The Epilogue: The Future Belongs to the Shi‘ism

Our success in introducing the Shi‘ism in the best possible manner will, hopefully, lead those who had dealt heavy blows on this school of thought (to change and) adhere to it. They did it because many of them, unable to perceive the grand realities and peculiarities of this school, feigned thousands of lies against the Shi‘ism, displayed it wrongly and finally distanced themselves from it. The Wahhabis will easily convert to this school of thought and propagate for it once they have clearly perceived the Imamiyyah’s shining realities.

What has surprised the Wahhabis is that the Shi‘ism has withstood surges of enmity that had aimed at crushing it, and has successively spread in the nooks and crannies of the world. The secret for the increasing expansion of the Shi‘ism lies in the Imamiyyah’s deeply-rooted strength of thought that has attracted hundreds of the Sunnis and scores of the Wahhabis: those who were, until recently, the Shi‘ahs’ most stubborn enemies have now turned into its strongest defenders.

Almost no region—Arab or non-Arab—can be found in which the Shi‘ism has not penetrated. The Wahhabis have now clearly understood that in the near future, it is the Shi‘ahs that will constitute “the majority” in the Muslim World because they have already found a strong foot-hold in the regions where the Wahhabis expected it the least. They have thus realized that the future belongs to the Shi‘ism.

Dr. ‘Ali Salūs, the contemporary Wahhabi writer has confessed saying, “The Imamiyyah is the greatest of the Islamic schools of thought.”1

It is our hope that the Wahhabis will gradually turn to the Shi‘ism and that the future belongs to us, provided that we apply the best method in presenting the Shi‘ism.

Shaykh Rabi‘ ibn Muhammad Sa‘ūdi, another Wahhabi writer says, “Having returned to Egypt after four or five years, I felt that there was a new line of thought in Cairo… What surprised me the most was that it was our brothers, the children of the most eminent Egyptian scholars, our former classmates, those in whom I used to have good faith, who had all been attracted to this new line of thought, viz. the Shi‘ism.”2

I have addressed the present book to people like him to let them know that a strife-free dialogue between the Shi‘ahs and Wahhabis is not impossible.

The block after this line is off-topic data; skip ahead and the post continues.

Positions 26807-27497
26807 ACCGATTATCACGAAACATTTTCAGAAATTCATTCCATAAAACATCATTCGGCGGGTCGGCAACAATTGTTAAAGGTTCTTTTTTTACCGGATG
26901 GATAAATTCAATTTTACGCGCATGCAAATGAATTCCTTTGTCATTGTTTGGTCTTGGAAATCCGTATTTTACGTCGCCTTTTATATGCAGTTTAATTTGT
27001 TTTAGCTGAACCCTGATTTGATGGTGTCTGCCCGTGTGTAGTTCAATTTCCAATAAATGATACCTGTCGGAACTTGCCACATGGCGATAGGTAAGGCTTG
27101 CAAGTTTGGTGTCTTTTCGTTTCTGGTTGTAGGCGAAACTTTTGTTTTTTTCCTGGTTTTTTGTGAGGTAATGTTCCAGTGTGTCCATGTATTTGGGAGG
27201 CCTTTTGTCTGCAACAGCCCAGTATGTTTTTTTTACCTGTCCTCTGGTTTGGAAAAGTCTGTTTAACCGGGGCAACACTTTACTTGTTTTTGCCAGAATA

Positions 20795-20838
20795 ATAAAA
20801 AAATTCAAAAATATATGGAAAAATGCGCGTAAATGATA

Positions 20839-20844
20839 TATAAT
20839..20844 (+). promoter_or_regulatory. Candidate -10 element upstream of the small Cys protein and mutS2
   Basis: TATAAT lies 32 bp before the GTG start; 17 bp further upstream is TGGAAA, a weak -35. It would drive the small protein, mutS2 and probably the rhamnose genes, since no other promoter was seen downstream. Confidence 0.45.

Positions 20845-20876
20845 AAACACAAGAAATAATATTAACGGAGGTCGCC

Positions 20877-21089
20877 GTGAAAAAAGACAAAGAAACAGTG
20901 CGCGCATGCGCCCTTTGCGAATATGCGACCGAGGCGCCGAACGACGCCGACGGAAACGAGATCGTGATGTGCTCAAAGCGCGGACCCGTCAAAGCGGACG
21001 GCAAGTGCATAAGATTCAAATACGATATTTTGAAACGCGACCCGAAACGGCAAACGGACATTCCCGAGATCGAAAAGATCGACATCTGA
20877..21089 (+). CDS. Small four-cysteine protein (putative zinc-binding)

As a further proof I would like to quote Dr. Nasir Qaffari, the famous and biased Wahhabi writer, who says, “Many have converted to the Shi‘ism… Anyone reading the book Unwan al-Majd fi Tarikh al-Basrah wa Najd will take fright when he learns of the great number of the communities that have turned to the Shi‘ism.”3 He then calls the Shi‘ism a great clan. The more we study the Wahhabis’ writing, the more we understand that the future belongs to the Shi‘ism, and that this school of thought has increasingly been growing among the Wahhabis and Sunnis.

In his compendium of Ibn Taymiyyah’s Minhaj al-Sunnah, Shaykh ‘Abd Allah Ghaniman, a professor of graduate studies at Madinah Islamic University says, “The Shi‘ism is now ruling over all Islamic regions.”4 This proves that the Wahhabis know that the Shi‘ism will soon attract them.

Another promising piece of news comes from Muhammad ibn ‘Abd al-Rahman Maghrawi, a Wahhabi author, who says, “I fear the spread of the Shi‘ism among the Western youths.”5

Yet another author, Majdi Muhammad ‘Ali Muhammad, reports the following: “A Sunni youth, overwhelmed by doubt and uncertainty, came to see me. He was bewildered by the Shi‘ah ideas that had been passed on to him…”6

And there are hundreds of other similar cases. So, it is our responsibility to introduce the school properly and logically, to penetrate the Wahhabis and explain the realities and peculiarities of the Shi‘ism. The important point to bear in mind is that rather than answering the doubt they raise, the discussion ought to center on the thaqalayn hadith. Just remember that it is awfully hard to convince a Wahhabi before you ever try to answer his question.

“He it is who sent His Apostle with guidance and the true religion, that He may make it overcome the religions, all of them, though the polytheists may be averse.” (61:9)

  • 1. Al-Shī‘ah al-Ithnā ‘Ashariyyah fī al-Usūl wa al-Furū‘, vol. 1, p. 21.
  • 2. Prologue to the book Al-Shī‘ah al-Imāmiyyah fī Mīzān al-Islām.
  • 3. Prologue to the book ‘Usūl al-Madhhab al-Shī‘ah al-Imāmiyyah al-Ithnā ‘Ashariyyah.
  • 4. Mukhtasar al-Sunnah.
  • 5. Min Sabb al-Sahābah wa Mu‘āwiyah fa Ummuhū Hāwiyah, p. 4.
  • 6. Intisār al-Haqq, pp. 11-14.